What she told me was surprising. Particularly from a French person. She said that the French complain about the 23e or 28e they must pay for each doctor’s visit, which is the amount one pays before being partially reimbursed. In reality, only about 10e per visit goes to the doctor. Unlike their American counterparts, for example, doctors here are not getting rich through their vocation. She told me that when the doctor is unable to process a Carte Vitale (one’s personal health card which is registered with the health authorities, is run through a machine at the chemist, the hospital, by doctors at every visit, and then is automatically reimbursed for a given treatment) and must give them a brown form to fill out and send to the l’Assurance Maladie (health office) for reimbursement, instead, the French patients complain about having to pay for the price of a stamp in sending the form in for reimbursement.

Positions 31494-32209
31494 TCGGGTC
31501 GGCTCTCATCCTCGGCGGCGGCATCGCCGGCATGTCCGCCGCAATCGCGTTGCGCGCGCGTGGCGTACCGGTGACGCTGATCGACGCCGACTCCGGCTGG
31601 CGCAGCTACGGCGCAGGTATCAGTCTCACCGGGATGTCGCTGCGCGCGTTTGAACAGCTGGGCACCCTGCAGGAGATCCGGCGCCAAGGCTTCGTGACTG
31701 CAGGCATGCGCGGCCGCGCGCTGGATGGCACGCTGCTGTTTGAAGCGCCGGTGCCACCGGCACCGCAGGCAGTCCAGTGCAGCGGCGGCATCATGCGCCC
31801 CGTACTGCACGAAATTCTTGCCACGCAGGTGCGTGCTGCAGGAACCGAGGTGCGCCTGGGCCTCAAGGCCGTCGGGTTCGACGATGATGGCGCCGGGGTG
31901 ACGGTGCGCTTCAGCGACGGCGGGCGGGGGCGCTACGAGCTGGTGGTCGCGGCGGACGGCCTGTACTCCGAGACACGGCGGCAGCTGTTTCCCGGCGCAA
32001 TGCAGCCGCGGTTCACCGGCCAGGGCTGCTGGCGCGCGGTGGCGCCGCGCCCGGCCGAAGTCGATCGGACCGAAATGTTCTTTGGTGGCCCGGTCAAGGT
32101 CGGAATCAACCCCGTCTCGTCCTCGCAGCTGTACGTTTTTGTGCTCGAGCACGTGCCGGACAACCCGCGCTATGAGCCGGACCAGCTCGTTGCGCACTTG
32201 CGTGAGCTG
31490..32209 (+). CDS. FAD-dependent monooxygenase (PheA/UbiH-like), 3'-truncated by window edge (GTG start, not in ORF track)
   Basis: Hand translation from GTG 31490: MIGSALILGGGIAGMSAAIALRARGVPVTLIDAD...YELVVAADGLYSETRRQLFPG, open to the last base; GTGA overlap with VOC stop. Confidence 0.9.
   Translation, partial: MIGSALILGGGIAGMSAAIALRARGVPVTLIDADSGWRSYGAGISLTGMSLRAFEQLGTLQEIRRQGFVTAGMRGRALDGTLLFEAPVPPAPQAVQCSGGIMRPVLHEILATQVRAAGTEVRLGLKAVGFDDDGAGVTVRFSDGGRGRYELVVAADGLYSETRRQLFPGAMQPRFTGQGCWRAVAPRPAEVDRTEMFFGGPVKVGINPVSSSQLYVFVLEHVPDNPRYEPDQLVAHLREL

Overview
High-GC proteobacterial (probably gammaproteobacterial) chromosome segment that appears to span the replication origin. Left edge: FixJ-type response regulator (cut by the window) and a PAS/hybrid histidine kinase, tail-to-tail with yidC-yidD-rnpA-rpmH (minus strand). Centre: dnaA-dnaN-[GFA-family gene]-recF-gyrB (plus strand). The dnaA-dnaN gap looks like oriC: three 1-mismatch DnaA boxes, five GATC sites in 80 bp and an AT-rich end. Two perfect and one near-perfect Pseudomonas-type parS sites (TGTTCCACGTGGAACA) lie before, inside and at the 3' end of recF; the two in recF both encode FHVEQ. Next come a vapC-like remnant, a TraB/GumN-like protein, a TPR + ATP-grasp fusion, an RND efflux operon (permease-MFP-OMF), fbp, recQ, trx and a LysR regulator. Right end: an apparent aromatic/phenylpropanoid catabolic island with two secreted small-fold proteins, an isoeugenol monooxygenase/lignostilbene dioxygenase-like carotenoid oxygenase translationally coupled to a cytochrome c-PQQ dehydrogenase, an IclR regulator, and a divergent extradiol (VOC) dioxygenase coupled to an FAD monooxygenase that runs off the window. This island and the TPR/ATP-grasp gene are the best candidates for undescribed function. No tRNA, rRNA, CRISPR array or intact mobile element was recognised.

She is very pessimistic that anything will change in France, despite the dire state of affairs within the medical arena and the economic problems for the country as a whole. She believes that in general, the French believe that they are “entitled.” They do not care whence their rebates, subsidies, incentives, reimbursements, and retirement plans come from, only that they receive them and pay as little toward them as is possible. She believes that short of a huge philosophical shift in thinking, which is not likely to happen as the general population in France refuses to accept that there is a problem that requires everyone to adapt, the French medical and economic systems are doomed. I want to believe this is not so.

The Baby Diaries 9

Everybody knows how to raise children, except the people who have them.

P.J. O’Rourke

angkor-watI took my baby boy to the lovely Welsh assistante maternelle today. She’s still undecided about whether she’ll return to being an assistante maternelle after the last three years in which she’s spent under the famille garder while raising her young son. Even so, she’s kindly agreed to watch my boy for a few hours a day, a few days each week, while my husband is away working as an accompagnateur, and I’m grateful.